Consistent with these findings, several in silico analyses indicate it likely affects PSEN1 function (Bagyinszky et al., 2018, Xiao et al., 2021). Although Bagyinszky and colleagues reported the SIFT algorithm classified it as “tolerated,” they also reported PolyPhen2 predicted it is probably damaging, PROVEAN classified it as deleterious, and ExPasy suggested significant changes in the site’s hydrophobicity, bulkiness, and polarity. Moreover, 3D modeling using Raptor X, indicated the mutation likely disrupts the conformation of PSEN1’s first hydrophilic loop, an evolutionarily conserved domain. The mutation has been classified as definitely pathogenic according to the algorithm proposed by Guerreiro et al., 2010 (Wallon et al., 2012).


Alzheimer's Disease : Pathogenic

This variant fulfilled the following criteria based on the ACMG/AMP guidelines. See a full list of the criteria in the Methods page.


Well-established in vitro or in vivo functional studies supportive of a damaging effect on the gene or gene product.


Located in a mutational hot spot and/or critical and well-established functional domain (e.g. active site of an enzyme) without benign variation.


Novel missense change at an amino acid residue where a different missense change determined to be pathogenic has been seen before.


Co-segregation with disease in multiple affected family members in a gene definitively known to cause the disease: *Alzforum requires at least one affected carrier and one unaffected non-carrier from the same family to fulfill this criterion. T116I: At least one family with 2 affected carriers and >=1 unaffected noncarriers.


Missense variant in a gene that has a low rate of benign missense variation and where missense variants are a common mechanism of disease.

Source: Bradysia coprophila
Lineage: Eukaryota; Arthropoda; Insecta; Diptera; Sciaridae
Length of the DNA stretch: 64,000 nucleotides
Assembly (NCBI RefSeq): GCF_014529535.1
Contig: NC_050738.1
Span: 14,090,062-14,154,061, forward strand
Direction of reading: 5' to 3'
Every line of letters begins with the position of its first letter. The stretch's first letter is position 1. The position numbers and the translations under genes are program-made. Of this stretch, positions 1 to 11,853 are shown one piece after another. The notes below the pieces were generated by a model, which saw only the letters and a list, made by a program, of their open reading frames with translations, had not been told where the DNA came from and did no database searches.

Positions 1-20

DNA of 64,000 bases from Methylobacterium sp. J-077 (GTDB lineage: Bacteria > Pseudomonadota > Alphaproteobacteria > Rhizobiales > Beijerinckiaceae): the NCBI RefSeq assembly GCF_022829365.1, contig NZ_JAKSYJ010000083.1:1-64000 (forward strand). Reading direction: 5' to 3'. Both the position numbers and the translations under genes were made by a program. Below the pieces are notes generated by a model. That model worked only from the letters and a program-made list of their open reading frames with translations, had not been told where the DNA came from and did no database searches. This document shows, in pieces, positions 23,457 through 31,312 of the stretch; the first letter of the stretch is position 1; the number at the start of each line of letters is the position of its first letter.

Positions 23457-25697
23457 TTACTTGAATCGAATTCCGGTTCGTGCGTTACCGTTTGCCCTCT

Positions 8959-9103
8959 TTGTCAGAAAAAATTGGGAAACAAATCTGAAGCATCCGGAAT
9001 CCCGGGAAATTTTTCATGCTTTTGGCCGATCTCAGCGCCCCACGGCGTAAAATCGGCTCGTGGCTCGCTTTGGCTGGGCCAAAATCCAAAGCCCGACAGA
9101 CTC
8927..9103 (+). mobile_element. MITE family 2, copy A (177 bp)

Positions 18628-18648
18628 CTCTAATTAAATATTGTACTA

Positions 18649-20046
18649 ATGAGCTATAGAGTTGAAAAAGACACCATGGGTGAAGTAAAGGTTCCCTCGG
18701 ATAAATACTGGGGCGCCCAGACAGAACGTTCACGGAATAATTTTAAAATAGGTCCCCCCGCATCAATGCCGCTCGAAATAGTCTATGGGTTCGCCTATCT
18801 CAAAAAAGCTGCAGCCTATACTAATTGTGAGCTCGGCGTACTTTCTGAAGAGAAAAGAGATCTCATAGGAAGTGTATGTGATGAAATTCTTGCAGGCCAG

Multiple lines of computational evidence support a deleterious effect on the gene or gene product (conservation, evolutionary, splicing impact, etc.). *In most cases, Alzforum applies this criterion when the variant’s PHRED-scaled CADD score is greater than or equal to 20.

Pathogenic (PS, PM, PP) Benign (BA, BS, BP)
Criteria Weighting Strong (-S) Moderate (-M) Supporting (-P) Supporting (-P) Strong (-S) Strongest (BA)

Last Updated: 22 Feb 2022


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Paper Citations

  1. . A novel mutation (Thr116Ile) in the presenilin 1 gene in a patient with early-onset Alzheimer's disease. Eur J Neurol. 2004 Aug;11(8):521-4. PubMed.
  2. . Molecular diagnosis of autosomal dominant early onset Alzheimer's disease: an update. J Med Genet. 2005 Oct;42(10):793-5. Epub 2005 Jul 20 PubMed.
  3. . Seizures in dominantly inherited Alzheimer disease. Neurology. 2016 Aug 30;87(9):912-9. Epub 2016 Jul 27 PubMed.
  4. . A genetic screen of the mutations in the Korean patients with early-onset Alzheimer's disease. Clin Interv Aging. 2016;11:1817-1822. Epub 2016 Dec 15 PubMed.
  5. . PSEN1 p.Thr116Ile Variant in Two Korean Families with Young Onset Alzheimer's Disease. Int J Mol Sci. 2018 Sep 2;19(9) PubMed.
  6. . Hydrophilic loop 1 of Presenilin-1 and the APP GxxxG transmembrane motif regulate γ-secretase function in generating Alzheimer-causing Aβ peptides. J Biol Chem. 2021;296:100393. Epub 2021 Feb 8 PubMed.
  7. . APP, PSEN1, and PSEN2 Variants in Alzheimer's Disease: Systematic Re-evaluation According to ACMG Guidelines. Front Aging Neurosci. 2021;13:695808. Epub 2021 Jun 18 PubMed.
  8. . Genetic screening of Alzheimer's disease genes in Iberian and African samples yields novel mutations in presenilins and APP. Neurobiol Aging. 2010 May;31(5):725-31. Epub 2008 Jul 30 PubMed.
  9. . The French series of autosomal dominant early onset Alzheimer's disease cases: mutation spectrum and cerebrospinal fluid biomarkers. J Alzheimers Dis. 2012 Jan 1;30(4):847-56. PubMed.

External Citations

  1. .

Further Reading

Protein Diagram

Primary Papers

  1. . A novel mutation (Thr116Ile) in the presenilin 1 gene in a patient with early-onset Alzheimer's disease. Eur J Neurol. 2004 Aug;11(8):521-4. PubMed.

Other mutations at this position